(aka 'Children of the Silk Road' or 'Escape from Huang Shi')
Australia China Germany 2008
Inspired by true events, the film tells the story of George Hogg, a young British journalist, who rescues 60 orphaned children. He leads them on a treacherous 1000-mile journey along the Silk Road, through the Liu Pan Shan Mountains into the spectacular Gobi desert. Over the course of the journey he falls in love with a determined, self-trained nurse, and makes a friend in Chen, the leader of a Chinese partisan group. Madame Wang, a surviving aristocrat, assists in guiding them to safety in a remote village near the western end of China's Great Wall.
I have no idea who brought
basketball to China.
Theatrical Release: February 8th, 2008 - European Film Market
DVD Review: Sony - Region 1 - NTSC
|DVD Box Cover||
CLICK to order from:
|Distribution||Sony Home Video - Region 1 - NTSC|
Average Bitrate: 4.35 mb/s
NTSC 720x480 29.97 f/s
NOTE: The Vertical axis represents the bits transferred per second. The Horizontal is the time in minutes.
|Audio||English (Dolby Digital 5.1)|
|Subtitles||English, Spanish, None|
The Challenge of Hunag Shi (11:48)
The Children of Huang Shi is a film that many critics showed indifferent but a lot of casual movie-goers adored (example Ebert gave it 2.5/4 but his readers escalated that to 3.5/4!). I probably fall somewhere in between - interesting and very enjoyable but possibly less impacting than I began to expect as the film rolled along. It does hit home and the production has impressive performances, cinematography and direction. I expect most people would rate this film very positively and the children-angle is never cloyingly exploited.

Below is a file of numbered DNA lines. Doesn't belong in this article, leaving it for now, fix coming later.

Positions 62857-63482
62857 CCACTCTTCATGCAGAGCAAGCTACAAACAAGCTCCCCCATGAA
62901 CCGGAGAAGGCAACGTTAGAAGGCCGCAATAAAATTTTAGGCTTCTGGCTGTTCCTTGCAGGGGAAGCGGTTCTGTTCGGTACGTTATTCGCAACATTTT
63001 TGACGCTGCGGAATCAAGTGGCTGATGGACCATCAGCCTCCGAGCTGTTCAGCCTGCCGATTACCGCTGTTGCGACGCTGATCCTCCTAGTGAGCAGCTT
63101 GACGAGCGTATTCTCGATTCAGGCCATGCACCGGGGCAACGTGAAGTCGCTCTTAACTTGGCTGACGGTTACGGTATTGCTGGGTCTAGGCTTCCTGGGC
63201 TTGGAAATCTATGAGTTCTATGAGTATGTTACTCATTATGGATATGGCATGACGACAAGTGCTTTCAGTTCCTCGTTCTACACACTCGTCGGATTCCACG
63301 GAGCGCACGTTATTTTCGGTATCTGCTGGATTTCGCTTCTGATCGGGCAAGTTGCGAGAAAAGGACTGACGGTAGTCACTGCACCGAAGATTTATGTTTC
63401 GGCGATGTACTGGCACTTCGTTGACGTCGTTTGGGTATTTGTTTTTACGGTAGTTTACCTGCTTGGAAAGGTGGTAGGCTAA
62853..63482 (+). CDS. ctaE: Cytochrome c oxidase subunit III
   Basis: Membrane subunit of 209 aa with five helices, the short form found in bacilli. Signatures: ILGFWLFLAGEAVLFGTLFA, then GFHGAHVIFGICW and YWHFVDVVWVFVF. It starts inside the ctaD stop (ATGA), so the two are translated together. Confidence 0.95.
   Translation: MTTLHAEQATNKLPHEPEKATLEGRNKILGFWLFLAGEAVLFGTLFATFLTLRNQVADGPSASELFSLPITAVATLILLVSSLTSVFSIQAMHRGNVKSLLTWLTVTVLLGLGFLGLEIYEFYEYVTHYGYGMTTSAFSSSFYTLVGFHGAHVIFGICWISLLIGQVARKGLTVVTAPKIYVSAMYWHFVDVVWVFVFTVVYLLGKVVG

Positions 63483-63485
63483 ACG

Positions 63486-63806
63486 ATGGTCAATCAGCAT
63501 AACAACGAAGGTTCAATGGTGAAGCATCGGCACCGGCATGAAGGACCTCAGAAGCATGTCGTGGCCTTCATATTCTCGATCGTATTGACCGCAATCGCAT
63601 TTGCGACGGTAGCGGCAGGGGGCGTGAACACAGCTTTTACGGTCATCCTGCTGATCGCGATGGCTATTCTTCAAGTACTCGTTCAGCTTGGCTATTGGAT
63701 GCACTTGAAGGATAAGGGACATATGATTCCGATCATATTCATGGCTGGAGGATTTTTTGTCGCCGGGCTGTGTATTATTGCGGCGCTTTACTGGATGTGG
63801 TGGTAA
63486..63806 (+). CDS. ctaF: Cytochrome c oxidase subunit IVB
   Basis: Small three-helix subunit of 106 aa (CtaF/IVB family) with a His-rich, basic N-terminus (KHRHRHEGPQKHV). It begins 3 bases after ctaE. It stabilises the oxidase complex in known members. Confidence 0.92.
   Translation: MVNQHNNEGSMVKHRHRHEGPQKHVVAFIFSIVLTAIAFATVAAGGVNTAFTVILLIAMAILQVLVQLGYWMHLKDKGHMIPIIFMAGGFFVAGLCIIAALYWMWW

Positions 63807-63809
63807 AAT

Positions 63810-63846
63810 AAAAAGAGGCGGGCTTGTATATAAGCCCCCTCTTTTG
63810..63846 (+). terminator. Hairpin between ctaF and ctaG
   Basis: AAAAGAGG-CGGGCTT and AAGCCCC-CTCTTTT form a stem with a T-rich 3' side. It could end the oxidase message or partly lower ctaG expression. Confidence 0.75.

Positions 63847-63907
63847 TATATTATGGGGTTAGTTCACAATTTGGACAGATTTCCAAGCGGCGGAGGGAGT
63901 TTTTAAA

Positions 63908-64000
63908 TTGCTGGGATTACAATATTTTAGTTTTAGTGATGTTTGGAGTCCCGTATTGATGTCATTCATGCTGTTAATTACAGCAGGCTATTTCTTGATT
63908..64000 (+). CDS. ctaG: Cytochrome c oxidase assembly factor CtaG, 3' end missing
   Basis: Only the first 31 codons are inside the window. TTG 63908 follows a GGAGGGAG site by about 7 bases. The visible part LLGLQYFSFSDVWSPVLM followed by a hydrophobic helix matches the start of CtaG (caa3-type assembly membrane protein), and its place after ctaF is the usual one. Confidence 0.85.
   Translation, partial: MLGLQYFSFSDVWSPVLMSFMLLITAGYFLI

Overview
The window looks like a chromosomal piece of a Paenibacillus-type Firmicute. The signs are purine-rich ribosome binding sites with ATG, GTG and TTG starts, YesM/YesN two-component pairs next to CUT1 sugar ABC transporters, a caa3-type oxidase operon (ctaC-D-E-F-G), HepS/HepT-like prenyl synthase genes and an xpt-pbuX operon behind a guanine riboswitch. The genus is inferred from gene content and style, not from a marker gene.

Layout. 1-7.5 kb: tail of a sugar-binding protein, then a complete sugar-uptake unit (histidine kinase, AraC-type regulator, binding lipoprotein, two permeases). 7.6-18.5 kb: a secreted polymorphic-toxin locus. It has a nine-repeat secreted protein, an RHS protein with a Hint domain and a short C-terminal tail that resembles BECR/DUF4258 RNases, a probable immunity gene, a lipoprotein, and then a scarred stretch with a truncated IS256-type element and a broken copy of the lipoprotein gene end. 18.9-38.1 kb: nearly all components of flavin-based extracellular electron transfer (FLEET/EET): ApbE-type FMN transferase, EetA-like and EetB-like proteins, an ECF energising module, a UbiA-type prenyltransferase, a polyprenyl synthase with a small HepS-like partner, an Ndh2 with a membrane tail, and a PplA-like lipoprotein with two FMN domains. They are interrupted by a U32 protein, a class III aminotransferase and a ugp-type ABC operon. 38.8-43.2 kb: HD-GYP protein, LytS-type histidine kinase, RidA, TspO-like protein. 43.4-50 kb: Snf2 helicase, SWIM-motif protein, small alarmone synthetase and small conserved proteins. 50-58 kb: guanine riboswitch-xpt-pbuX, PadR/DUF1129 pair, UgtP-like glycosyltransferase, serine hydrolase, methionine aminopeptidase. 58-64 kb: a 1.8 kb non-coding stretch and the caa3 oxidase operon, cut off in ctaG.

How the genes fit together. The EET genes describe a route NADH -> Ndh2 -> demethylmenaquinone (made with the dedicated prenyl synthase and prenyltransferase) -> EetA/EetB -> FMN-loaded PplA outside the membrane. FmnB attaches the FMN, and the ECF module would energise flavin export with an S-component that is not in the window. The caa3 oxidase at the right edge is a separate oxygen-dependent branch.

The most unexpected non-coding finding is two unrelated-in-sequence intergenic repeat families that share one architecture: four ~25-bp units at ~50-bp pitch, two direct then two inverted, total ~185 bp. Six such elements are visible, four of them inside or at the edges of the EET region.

The Sony DVD transfer is dual-layered, anamorphic and progressive. Aside from the usual SD weaknesses - noise, less vibrant colors and some softness - the image is totally acceptable for standard viewing. It is certainly not stellar but presents The Children of Huang Shi well enough to appreciate the film. I have a feeling though that this could look exceptional or at least much stronger with another transfer as some of the geographic visuals are quite lush and epic-like. I don't see excessive digital manipulation and the image is expectantly, very clean.
The audio is competent if unremarkable and the DVD sports optional subtitles in an awkwardly large yellow font.
Aside from a stack of Sony advert trailers (and one for the film) the only supplement is an 11 minute featurette - entitled The Challenge of Hunag Shi. Director Roger Spottiswoode gives input on the impetus and evolution of the production with some behind the scenes clips.
I certainly don't want to dissuade anyone from seeing this - it is quite an excellent , touching and historical drama - in many senses. The DVD is pricey in my opinion but definitely worth a rent one evening.